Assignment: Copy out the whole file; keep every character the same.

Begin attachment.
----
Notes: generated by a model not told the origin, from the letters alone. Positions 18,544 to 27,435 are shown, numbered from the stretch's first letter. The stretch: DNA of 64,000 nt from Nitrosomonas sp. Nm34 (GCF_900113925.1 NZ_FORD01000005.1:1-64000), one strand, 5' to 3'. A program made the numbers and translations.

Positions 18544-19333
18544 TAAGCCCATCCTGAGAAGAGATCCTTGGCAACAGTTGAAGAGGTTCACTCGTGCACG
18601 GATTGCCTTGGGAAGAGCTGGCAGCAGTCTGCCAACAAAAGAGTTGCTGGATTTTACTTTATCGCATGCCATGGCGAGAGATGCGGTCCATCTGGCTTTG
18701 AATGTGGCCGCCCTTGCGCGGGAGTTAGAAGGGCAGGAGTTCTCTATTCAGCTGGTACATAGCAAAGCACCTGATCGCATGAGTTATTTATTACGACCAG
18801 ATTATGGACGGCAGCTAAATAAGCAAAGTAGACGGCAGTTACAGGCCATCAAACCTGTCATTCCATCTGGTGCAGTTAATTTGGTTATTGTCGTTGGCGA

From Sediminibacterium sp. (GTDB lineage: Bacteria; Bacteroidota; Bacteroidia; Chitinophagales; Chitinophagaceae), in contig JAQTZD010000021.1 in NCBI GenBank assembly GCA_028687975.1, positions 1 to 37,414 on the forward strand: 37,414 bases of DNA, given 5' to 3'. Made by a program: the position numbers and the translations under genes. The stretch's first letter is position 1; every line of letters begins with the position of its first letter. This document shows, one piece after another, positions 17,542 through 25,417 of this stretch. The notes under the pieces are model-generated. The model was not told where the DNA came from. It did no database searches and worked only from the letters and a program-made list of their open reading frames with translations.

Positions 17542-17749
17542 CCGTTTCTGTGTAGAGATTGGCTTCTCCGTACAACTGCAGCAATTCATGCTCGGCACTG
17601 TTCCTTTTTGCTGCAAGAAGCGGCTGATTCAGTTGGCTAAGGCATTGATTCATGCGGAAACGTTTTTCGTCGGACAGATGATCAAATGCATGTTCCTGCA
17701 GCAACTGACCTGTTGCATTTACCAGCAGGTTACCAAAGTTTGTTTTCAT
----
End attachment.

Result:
Notes: generated by a model not told the origin, from the letters alone. Positions 18,544 to 27,435 are shown, numbered from the stretch's first letter. The stretch: DNA of 64,000 nt from Nitrosomonas sp. Nm34 (GCF_900113925.1 NZ_FORD01000005.1:1-64000), one strand, 5' to 3'. A program made the numbers and translations.

Positions 18544-19333
18544 TAAGCCCATCCTGAGAAGAGATCCTTGGCAACAGTTGAAGAGGTTCACTCGTGCACG
18601 GATTGCCTTGGGAAGAGCTGGCAGCAGTCTGCCAACAAAAGAGTTGCTGGATTTTACTTTATCGCATGCCATGGCGAGAGATGCGGTCCATCTGGCTTTG
18701 AATGTGGCCGCCCTTGCGCGGGAGTTAGAAGGGCAGGAGTTCTCTATTCAGCTGGTACATAGCAAAGCACCTGATCGCATGAGTTATTTATTACGACCAG
18801 ATTATGGACGGCAGCTAAATAAGCAAAGTAGACGGCAGTTACAGGCCATCAAACCTGTCATTCCATCTGGTGCAGTTAATTTGGTTATTGTCGTTGGCGA

From Sediminibacterium sp. (GTDB lineage: Bacteria; Bacteroidota; Bacteroidia; Chitinophagales; Chitinophagaceae), in contig JAQTZD010000021.1 in NCBI GenBank assembly GCA_028687975.1, positions 1 to 37,414 on the forward strand: 37,414 bases of DNA, given 5' to 3'. Made by a program: the position numbers and the translations under genes. The stretch's first letter is position 1; every line of letters begins with the position of its first letter. This document shows, one piece after another, positions 17,542 through 25,417 of this stretch. The notes under the pieces are model-generated. The model was not told where the DNA came from. It did no database searches and worked only from the letters and a program-made list of their open reading frames with translations.

Positions 17542-17749
17542 CCGTTTCTGTGTAGAGATTGGCTTCTCCGTACAACTGCAGCAATTCATGCTCGGCACTG
17601 TTCCTTTTTGCTGCAAGAAGCGGCTGATTCAGTTGGCTAAGGCATTGATTCATGCGGAAACGTTTTTCGTCGGACAGATGATCAAATGCATGTTCCTGCA
17701 GCAACTGACCTGTTGCATTTACCAGCAGGTTACCAAAGTTTGTTTTCAT